As the president of the Takeo General Company, Watta must now fight to ensure everyone's happiness, as well as the condition of the company's funds. Watta Takeo Voiced by: Satomi Majima The second president of the company, called "Young President" by his subordinates as he is only in the sixth grade. Now that the first president, his father, has died, he is the only person that can utilize Trider G7, he is full of valor despite his age, when his father died and the company was to be disbanded, he succeeded the presidency and became Trider's pilot. Umemaru Kakikōji Voiced by: Ichirō Nagai A manager 64 years of age. Whenever Watta or one of the directors fires any missiles, he begins calculating how much it will cost. Tetsuo Atsui Voiced by: Yuzuru Fujimoto A director, the only mechanic, he pilots provides support for Watta. He has no wife or children. Tōhachirou Kinoshita Voiced by: Aidoki Yamamoto A subsection chief, but he doesn't get much work due to the company's structure, he is frivolous, yet the life of the party, other characters find it impossible to hate him.
Ikue Sunabara Voiced by: Keiko Han / Yumi Touma The only woman of the company, an 18-year-old girl in charge of accounting, office work, making tea. Michitarō Takeo Voiced by: Tatsuo Sakuragata Watta's father, the previous president of the company. Deceased by the time the anime begins. Nabalon Trider G7's designer, a scientist who defected to Earth from the Robot Empire. Trider G7 The titular robot of the series, piloted by Watta Takeo, it weighs 777 tons. It hosts a variety including the Trider Saber and the Trider Beam Cannon, it is able to transform into six distinct states, each one useful for a different terrain, such as space, land and water. Shuttle A support shuttle for the Trider G7 that first appears in episode 27. Kakikouji, Tetsuo and Sunabara all pilot it, its main armament is a pair of missile launchers. The narration in the show was performed by Ichirou Nagai, who did the narration for Mobile Suit Gundam. However, in complete contrast to the dark tone of that show's narration, this narration was performed energetically.
Up until now, the series airing on TV Asahi in this timeslot had their soundtracks composed by Takeo Watanabe and Yuushi Matsuyama, but the two were busy working on the soundtrack for the theatrical adaptation of Mobile Suit Gundam, so Kurando Kaya filled in the role. Rather than depicting robots as a military weapon like Mobile Suit Gundam did, the aim of the story was to portray the real world. Trider G7's own unrealistic abilities are explained with scientists that were exiled from the enemy empire, as Trider G7's capabilities are far beyond that of the other Earth-made robots in the show; as with other super robot shows, Invincible Robo Trider G7 is a story of Trider G7's battle with the alien Robot Empire, but its main drama derived from the protagonist, interacting with many normal, working-class citizens and showing the human kindness that they possess. The enemy Robot Empire is never explained to be anything more than "strange, mysterious robots bent on taking over Earth"; each time the Robot Empire attacks, Trider G7 is launched in order to intercept them, through various coincidences, the Robot Empire fails again and again while attempting to figure out what Trider G7 is.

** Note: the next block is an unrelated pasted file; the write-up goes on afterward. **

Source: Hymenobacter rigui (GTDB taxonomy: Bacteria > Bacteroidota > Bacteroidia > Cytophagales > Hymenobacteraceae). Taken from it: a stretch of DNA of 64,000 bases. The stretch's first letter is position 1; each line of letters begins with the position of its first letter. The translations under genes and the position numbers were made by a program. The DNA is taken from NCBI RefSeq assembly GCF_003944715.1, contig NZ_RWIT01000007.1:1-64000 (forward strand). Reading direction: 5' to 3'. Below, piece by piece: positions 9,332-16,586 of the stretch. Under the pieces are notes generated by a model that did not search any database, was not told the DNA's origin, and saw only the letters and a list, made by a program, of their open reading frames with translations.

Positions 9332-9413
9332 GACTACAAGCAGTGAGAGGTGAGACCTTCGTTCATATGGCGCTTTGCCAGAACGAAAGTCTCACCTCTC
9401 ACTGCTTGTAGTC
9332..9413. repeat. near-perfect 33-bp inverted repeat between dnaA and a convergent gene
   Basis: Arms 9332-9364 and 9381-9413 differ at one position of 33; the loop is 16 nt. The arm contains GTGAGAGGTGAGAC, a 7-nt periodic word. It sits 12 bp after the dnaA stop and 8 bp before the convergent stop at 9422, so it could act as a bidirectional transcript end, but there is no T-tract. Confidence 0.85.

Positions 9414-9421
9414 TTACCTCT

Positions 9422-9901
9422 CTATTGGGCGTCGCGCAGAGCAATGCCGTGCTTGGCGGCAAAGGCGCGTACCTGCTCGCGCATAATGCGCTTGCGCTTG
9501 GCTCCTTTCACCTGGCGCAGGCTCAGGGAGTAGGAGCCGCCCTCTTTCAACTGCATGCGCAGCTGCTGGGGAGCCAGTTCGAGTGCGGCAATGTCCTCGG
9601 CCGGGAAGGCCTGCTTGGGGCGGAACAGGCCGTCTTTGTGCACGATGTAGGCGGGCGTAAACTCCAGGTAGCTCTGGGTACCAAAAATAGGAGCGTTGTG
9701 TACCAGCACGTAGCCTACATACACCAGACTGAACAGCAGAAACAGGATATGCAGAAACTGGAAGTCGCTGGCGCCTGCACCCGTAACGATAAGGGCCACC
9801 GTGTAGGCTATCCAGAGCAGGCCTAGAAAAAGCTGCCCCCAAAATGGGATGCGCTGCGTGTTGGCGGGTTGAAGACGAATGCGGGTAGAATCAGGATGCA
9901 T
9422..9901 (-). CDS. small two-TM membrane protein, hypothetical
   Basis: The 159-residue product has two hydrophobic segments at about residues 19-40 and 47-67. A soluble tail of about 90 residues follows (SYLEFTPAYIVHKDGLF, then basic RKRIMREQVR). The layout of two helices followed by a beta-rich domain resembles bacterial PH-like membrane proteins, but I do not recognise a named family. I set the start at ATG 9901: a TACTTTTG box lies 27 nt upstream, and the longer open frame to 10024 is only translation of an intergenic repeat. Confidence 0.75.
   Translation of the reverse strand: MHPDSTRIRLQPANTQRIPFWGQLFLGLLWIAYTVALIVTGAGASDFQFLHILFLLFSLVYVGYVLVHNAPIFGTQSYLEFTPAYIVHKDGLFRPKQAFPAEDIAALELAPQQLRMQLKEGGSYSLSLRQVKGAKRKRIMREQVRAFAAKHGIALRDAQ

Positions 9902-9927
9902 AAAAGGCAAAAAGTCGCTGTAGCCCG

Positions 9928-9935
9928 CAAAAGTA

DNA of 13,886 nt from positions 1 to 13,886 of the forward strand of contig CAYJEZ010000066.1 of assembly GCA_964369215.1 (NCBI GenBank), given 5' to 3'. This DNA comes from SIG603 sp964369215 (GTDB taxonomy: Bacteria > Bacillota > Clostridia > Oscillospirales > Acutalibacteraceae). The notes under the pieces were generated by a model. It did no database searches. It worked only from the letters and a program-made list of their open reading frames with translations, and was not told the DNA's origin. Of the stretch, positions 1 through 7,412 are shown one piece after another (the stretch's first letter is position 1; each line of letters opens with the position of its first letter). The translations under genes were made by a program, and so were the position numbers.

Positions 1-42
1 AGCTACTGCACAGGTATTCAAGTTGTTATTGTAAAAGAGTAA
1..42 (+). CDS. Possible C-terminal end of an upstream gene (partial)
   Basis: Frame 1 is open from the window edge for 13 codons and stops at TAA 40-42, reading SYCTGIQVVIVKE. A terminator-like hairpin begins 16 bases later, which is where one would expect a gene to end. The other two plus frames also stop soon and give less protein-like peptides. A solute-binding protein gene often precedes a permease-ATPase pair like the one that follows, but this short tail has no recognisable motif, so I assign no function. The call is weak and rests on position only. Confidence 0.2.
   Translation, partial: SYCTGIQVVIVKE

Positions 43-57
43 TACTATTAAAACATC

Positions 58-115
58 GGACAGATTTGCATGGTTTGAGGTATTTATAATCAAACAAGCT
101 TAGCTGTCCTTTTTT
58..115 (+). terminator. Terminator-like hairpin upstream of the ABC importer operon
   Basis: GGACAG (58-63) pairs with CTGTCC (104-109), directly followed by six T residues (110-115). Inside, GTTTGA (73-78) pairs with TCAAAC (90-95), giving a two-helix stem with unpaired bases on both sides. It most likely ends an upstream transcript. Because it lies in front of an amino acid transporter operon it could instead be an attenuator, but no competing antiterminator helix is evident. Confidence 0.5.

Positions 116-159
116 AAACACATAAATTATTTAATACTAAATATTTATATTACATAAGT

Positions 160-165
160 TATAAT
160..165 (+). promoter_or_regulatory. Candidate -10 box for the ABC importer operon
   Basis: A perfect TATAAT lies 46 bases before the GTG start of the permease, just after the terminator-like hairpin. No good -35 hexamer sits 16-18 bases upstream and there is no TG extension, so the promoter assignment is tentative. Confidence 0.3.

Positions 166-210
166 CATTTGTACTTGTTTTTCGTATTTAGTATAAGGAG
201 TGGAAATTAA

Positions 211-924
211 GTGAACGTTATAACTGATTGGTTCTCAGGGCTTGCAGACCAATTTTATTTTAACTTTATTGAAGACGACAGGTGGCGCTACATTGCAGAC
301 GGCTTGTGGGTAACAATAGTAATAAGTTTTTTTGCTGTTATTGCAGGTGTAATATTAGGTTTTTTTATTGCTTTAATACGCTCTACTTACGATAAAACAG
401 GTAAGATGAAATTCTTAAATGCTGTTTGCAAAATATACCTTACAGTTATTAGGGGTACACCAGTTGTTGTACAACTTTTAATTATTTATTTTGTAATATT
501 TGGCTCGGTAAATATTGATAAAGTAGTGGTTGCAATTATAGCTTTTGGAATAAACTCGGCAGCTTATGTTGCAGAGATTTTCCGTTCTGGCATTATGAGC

In the last episode, the Robot Empire abandons their quest to take over Earth. This all results in a unique story structure where neither the good guys nor the bad guys have any interaction with the other side; the only real time contact between them occurs is between the protagonists and the exiled scientist Nabalon, who built Trider G7, but the only ones who know of Nabalon's true identity are the protagonist Watta, Watta's late father, Clard, an engineer for the Robot Empire - none of the other major characters find out about this. The series ended without a single fight in the final episode, but rather Watta's elementary school graduation ceremony. There were episodes that focus not on the war, but on Watta's school life, such as him having a cavity filled during a physical examination, him going on a field trip with his class; these scenes hold as much excitement as his battles in Trider G7. Invincible Robo Trider G7 aired from February 1980 until January 24, 1981, spanning 50 episodes.